The Covid-19 outbreak triggered a wave of disruption that is transforming the way businesses operate and how people go about their everyday lives. For business owners and IT directors, the speed at which events have unfolded over the early months of 2020 will have dramatically increased workloads, as companies quickly shifted towards a heavy reliance on remote working.
Since formal lockdown and social distancing measures were introduced by governments around the world, many businesses have been forced to conduct complex and critical operations such as payroll, sales and HR, remotely, no easy task for organisations with hundreds or thousands of employees. Additionally, team meetings are now regularly being held by videoconference, increasing the risk of data breaches and security concerns.
Digital resourcing is also an issue affecting many companies which have relied on on-premises working models. One recent poll of business decision-makers from private equity group Leonne suggested that at least a third of companies feel they lack the IT infrastructure for long-term remote working. This infrastructure includes having cloud systems in place for storage and secure exchange of company data. The research also suggested companies do not have the necessary digital skills or resources to operate efficiently during the crisis.
Despite the chaos, with jobs and company revenues at risk it is essential that every business moves quickly to embrace this new working model. It is now vital that employers give the relevant access to company data, videoconference applications and workplace collaboration tools for every employee, to enable operations to continue as usual. Cloud is the enabler of this new way of working.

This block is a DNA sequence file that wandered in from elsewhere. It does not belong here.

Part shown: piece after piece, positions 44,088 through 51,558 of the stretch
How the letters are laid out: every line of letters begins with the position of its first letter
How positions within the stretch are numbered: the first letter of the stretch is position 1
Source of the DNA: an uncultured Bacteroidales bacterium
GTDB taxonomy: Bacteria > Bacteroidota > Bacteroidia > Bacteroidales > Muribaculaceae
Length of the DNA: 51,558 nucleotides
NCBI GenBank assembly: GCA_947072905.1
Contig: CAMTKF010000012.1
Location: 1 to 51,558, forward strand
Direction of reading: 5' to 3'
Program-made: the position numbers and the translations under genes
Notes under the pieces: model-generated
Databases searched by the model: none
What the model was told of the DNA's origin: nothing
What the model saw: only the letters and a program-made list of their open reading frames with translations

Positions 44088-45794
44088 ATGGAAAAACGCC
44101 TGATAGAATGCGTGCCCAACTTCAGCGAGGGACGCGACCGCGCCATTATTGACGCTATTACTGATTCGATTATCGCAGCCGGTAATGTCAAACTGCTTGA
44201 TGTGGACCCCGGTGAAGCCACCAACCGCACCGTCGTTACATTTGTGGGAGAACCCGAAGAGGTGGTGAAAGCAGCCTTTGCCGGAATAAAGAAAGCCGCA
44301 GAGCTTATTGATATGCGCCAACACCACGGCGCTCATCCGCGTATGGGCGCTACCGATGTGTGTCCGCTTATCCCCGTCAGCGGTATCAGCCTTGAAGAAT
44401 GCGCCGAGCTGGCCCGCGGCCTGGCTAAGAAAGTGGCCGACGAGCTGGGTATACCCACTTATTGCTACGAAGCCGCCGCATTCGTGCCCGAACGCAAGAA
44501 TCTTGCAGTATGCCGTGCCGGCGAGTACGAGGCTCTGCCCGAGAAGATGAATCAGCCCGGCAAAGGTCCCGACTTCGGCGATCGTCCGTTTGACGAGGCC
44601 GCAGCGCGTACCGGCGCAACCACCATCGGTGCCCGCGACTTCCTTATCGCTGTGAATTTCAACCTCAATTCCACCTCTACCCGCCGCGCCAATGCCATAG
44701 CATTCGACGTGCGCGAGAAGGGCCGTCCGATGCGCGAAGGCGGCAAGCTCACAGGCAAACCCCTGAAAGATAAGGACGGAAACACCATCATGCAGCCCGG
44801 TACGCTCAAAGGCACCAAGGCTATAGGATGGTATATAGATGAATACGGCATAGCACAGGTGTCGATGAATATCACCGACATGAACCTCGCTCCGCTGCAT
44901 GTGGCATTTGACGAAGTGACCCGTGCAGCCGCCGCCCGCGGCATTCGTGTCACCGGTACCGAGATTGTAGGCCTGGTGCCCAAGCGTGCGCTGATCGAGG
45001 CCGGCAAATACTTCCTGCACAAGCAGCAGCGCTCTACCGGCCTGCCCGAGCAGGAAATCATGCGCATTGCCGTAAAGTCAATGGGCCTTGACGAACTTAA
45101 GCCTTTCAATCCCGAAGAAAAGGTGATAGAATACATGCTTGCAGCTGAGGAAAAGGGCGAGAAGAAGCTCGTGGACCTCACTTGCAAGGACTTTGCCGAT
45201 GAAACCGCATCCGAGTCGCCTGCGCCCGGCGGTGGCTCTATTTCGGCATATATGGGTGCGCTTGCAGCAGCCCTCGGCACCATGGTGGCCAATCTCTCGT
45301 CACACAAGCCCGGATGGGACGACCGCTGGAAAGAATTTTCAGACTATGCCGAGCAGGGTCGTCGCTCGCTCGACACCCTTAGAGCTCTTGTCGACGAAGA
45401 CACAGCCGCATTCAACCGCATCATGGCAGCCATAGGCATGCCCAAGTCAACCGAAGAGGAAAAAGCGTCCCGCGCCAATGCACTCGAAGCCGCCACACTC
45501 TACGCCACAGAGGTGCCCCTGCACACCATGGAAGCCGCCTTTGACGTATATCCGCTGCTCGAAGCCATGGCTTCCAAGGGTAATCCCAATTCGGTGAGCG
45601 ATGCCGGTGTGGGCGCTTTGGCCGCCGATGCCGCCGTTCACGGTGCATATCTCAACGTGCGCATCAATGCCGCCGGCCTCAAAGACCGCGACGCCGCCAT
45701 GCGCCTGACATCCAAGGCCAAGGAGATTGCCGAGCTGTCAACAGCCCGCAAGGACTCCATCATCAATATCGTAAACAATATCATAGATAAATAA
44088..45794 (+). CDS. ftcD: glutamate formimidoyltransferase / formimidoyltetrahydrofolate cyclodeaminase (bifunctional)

For far too long now, many businesses have been reluctant to embrace a public cloud working environment, often due to suspicions that on-premises IT was more secure. A recent survey we conducted of 750 executives with responsibility for cloud infrastructure revealed that on average, only 45 per cent of IT infrastructure is running in the public cloud. Interestingly, respondents said that number is expected to increase to 76 per cent in the next five years. Additionally, 70 per cent of respondents say security concerns restrict their organisation’s adoption of public cloud, despite increasingly sophisticated security solutions available.
The Covid-19 crisis means that many organisations need to recognise that full cloud adoption is an important way to stay productive during a very difficult time. With the pandemic pushing so many workers out of offices, there has been a rise in widely dispersed networks, and security has become a key concern for CIOs and IT decision makers. It is therefore important to recognise that support exists to help with the move to cloud securely.
Chris Hill is the regional vice president of public cloud for Barracuda Networks
This article was originally published in the Summer 2020 issue of The Record. To get future issues delivered directly to your inbox, sign up for a free subscription.
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